© 2024 WRVO Public Media
NPR News for Central New York
Play Live Radio
Next Up:
0:00 0:00
Available On Air Stations

Syracuse Municipal Violations Bureau to take effect this summer, freeing up work in law dept

Tom Magnarelli
WRVO Public Media
Syracuse Corporation Counsel Kristen Smith (center).

Syracuse’s new corporation counsel said she is looking forward to the creation of a Municipal Violations Bureau to lighten the law department’s workload. The new bureau would be responsible for taking on less serious cases of code enforcement.

Syracuse Corporation Counsel Kristen Smith said the bureau would consist of administrative law judges who could review violations and issue fines. 

“We will take a whole body of violations out of the law department, so that we don’t have to go and clog up the docket in state and city court, leaving the law department to focus on the real serious problems, cases where there’s health and safety concerns, infestations, really serious external violations," Smith said. "We’ll be able to get to those a lot faster.”

Smith said there are hundreds of cases referred from code enforcement to the law department. She said it is impractical to take all of them to court.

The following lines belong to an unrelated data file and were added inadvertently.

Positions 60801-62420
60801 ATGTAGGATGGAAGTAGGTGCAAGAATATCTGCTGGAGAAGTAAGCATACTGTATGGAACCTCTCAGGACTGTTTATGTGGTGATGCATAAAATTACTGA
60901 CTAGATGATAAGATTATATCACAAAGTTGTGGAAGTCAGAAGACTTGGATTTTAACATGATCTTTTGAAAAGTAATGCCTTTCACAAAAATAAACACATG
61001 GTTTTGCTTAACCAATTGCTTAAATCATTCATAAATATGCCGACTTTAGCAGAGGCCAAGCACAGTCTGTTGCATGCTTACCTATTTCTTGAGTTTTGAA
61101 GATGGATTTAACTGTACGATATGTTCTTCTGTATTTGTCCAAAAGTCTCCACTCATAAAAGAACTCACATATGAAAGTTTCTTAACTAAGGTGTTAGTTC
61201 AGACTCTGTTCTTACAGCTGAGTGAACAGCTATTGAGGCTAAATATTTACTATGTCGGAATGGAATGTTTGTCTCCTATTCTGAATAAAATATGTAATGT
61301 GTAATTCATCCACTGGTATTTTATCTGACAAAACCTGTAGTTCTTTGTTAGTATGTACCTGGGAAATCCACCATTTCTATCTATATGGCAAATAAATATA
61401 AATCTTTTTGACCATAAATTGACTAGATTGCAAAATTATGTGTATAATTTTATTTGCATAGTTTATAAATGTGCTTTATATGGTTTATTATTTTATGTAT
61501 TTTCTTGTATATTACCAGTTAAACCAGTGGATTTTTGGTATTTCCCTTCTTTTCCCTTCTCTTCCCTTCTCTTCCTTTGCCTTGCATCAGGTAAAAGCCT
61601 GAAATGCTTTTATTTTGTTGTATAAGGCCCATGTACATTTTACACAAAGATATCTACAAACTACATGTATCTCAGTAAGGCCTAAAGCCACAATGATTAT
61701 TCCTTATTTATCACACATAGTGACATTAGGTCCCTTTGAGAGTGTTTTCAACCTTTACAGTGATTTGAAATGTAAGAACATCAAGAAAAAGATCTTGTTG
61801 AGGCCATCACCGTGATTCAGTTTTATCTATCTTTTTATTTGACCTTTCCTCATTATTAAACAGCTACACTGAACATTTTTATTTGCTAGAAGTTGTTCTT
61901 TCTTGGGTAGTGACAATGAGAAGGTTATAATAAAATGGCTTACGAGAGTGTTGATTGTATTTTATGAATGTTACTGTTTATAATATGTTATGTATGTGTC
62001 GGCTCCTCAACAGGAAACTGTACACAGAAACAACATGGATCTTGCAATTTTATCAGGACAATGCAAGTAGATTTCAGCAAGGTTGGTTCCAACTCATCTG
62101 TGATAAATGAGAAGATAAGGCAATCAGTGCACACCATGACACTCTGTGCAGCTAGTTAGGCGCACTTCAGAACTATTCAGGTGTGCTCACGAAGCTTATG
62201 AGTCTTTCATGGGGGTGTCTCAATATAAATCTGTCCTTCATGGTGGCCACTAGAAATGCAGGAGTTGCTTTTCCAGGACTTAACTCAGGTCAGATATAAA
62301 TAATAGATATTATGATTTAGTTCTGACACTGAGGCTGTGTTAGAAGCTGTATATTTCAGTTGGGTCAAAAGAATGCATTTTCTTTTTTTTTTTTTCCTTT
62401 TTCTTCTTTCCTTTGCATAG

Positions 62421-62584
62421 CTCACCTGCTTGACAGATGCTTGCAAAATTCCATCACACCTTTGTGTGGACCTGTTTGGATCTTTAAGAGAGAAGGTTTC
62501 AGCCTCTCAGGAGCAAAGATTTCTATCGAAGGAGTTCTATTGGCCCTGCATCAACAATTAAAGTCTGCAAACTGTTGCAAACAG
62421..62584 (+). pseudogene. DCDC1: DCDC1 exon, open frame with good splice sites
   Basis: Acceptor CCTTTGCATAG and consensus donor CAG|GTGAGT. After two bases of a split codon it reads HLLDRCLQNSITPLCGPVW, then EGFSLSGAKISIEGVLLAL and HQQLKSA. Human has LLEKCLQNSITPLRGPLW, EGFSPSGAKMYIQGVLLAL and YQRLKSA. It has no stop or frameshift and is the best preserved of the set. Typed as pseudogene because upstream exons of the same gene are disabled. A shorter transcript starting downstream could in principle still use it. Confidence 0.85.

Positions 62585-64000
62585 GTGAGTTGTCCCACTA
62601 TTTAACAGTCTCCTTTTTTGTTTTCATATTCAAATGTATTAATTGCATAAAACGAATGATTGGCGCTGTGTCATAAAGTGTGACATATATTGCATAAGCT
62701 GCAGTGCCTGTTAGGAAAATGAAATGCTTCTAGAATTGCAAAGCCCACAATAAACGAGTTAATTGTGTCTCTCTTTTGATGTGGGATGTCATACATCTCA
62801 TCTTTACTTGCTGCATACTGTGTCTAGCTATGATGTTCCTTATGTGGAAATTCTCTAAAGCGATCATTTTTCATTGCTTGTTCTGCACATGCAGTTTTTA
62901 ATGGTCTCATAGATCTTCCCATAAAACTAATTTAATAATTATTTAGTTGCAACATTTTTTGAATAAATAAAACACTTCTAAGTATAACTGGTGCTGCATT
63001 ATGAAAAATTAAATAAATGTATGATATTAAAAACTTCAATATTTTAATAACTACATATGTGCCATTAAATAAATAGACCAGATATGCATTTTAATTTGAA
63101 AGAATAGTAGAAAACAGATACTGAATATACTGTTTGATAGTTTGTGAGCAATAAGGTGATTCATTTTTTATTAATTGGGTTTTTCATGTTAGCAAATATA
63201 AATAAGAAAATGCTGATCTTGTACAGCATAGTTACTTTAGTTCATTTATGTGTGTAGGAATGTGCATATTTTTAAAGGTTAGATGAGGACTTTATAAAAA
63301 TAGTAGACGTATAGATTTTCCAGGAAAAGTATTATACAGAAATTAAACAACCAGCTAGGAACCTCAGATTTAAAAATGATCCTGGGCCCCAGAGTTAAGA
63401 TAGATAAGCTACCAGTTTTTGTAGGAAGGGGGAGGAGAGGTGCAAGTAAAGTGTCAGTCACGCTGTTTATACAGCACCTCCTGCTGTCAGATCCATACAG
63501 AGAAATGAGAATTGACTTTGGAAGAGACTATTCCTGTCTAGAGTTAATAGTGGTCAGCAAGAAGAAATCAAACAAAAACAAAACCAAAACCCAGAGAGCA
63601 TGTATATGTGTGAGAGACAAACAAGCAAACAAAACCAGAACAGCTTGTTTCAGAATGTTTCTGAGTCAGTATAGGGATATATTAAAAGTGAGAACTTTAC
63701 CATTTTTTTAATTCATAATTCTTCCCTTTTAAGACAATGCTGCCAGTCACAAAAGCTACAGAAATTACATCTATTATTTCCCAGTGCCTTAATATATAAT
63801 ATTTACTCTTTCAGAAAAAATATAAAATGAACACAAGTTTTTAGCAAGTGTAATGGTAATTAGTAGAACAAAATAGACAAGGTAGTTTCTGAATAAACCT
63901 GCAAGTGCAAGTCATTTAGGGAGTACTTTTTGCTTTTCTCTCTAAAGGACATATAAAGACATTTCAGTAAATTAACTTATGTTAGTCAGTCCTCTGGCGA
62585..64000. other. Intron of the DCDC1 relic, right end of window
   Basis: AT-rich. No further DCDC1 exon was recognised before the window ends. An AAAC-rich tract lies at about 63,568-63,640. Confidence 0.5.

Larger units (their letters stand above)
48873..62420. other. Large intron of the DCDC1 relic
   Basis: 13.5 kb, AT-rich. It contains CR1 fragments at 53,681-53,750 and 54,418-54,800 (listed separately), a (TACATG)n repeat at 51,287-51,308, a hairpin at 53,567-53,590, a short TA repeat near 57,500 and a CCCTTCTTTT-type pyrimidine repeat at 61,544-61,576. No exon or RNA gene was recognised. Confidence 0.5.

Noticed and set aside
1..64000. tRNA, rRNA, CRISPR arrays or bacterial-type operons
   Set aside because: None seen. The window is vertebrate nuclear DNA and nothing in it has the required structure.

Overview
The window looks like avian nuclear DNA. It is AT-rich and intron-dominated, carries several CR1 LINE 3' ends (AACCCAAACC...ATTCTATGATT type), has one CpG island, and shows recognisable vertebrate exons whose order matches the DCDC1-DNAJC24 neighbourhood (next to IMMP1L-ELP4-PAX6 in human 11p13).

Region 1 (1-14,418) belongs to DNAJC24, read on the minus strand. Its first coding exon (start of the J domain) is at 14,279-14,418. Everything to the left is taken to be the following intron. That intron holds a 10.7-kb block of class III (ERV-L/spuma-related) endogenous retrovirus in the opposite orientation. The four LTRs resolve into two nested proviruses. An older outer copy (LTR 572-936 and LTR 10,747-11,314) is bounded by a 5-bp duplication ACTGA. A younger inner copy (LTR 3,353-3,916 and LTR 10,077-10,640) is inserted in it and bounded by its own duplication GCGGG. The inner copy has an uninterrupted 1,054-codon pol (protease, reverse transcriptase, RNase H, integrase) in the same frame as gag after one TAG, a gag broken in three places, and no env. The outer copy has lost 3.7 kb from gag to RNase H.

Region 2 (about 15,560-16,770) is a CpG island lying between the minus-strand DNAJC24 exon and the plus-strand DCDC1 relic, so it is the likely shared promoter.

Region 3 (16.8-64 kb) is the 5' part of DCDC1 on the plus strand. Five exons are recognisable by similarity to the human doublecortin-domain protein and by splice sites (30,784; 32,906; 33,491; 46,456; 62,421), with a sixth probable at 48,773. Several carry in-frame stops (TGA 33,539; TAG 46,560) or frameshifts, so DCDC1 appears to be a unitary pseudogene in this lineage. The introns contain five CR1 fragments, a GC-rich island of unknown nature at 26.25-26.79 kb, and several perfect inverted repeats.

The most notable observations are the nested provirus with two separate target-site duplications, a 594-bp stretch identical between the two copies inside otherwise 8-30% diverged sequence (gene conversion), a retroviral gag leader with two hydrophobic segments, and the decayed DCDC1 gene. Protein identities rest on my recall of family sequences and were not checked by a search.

"This bureau is going to make that a much more efficient process," Smith said. "Homeowners can expect more active enforcement. That's going to be good for the city."

The Municipal Violations Bureau was supposed to be up and running last year but Councilor Joe Carni said there were too many unanswered questions.

Now, the bureau, under the department of finance, is set to take effect in July.

It has an annual operating budget of around $150,000. Up to seven part-time administrative law judges could be hired, depending on the caseload. The Syracuse Industrial Development Agency is expected to cover the first year of expenses. Then, officials hope the bureau would be self-sustained by the increase in revenue from collecting on judgments.

Tom Magnarelli is a reporter covering the central New York and Syracuse area. He joined WRVO as a freelance reporter in 2012 while a student at Syracuse University and was hired full time in 2015. He has reported extensively on politics, education, arts and culture and other issues around central New York.